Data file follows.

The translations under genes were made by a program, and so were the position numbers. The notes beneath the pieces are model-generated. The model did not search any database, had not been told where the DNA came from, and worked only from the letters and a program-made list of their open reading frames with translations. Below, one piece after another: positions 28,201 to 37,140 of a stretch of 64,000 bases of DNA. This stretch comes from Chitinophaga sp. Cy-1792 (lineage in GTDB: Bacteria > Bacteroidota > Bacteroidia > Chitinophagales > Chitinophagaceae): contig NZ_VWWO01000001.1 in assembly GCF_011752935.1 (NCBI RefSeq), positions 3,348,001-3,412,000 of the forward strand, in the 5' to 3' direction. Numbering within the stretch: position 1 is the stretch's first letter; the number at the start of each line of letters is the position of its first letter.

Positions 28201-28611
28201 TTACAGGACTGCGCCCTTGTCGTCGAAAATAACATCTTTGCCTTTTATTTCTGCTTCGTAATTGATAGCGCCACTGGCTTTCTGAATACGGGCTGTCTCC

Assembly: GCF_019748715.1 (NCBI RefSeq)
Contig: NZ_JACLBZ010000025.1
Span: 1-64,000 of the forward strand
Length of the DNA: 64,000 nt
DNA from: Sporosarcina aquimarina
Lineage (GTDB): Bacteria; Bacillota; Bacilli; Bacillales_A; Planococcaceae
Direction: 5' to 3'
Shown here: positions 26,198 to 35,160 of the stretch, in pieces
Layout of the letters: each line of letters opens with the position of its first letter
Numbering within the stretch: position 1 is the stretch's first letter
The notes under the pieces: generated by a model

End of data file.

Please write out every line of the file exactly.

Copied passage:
The translations under genes were made by a program, and so were the position numbers. The notes beneath the pieces are model-generated. The model did not search any database, had not been told where the DNA came from, and worked only from the letters and a program-made list of their open reading frames with translations. Below, one piece after another: positions 28,201 to 37,140 of a stretch of 64,000 bases of DNA. This stretch comes from Chitinophaga sp. Cy-1792 (lineage in GTDB: Bacteria > Bacteroidota > Bacteroidia > Chitinophagales > Chitinophagaceae): contig NZ_VWWO01000001.1 in assembly GCF_011752935.1 (NCBI RefSeq), positions 3,348,001-3,412,000 of the forward strand, in the 5' to 3' direction. Numbering within the stretch: position 1 is the stretch's first letter; the number at the start of each line of letters is the position of its first letter.

Positions 28201-28611
28201 TTACAGGACTGCGCCCTTGTCGTCGAAAATAACATCTTTGCCTTTTATTTCTGCTTCGTAATTGATAGCGCCACTGGCTTTCTGAATACGGGCTGTCTCC

Assembly: GCF_019748715.1 (NCBI RefSeq)
Contig: NZ_JACLBZ010000025.1
Span: 1-64,000 of the forward strand
Length of the DNA: 64,000 nt
DNA from: Sporosarcina aquimarina
Lineage (GTDB): Bacteria; Bacillota; Bacilli; Bacillales_A; Planococcaceae
Direction: 5' to 3'
Shown here: positions 26,198 to 35,160 of the stretch, in pieces
Layout of the letters: each line of letters opens with the position of its first letter
Numbering within the stretch: position 1 is the stretch's first letter
The notes under the pieces: generated by a model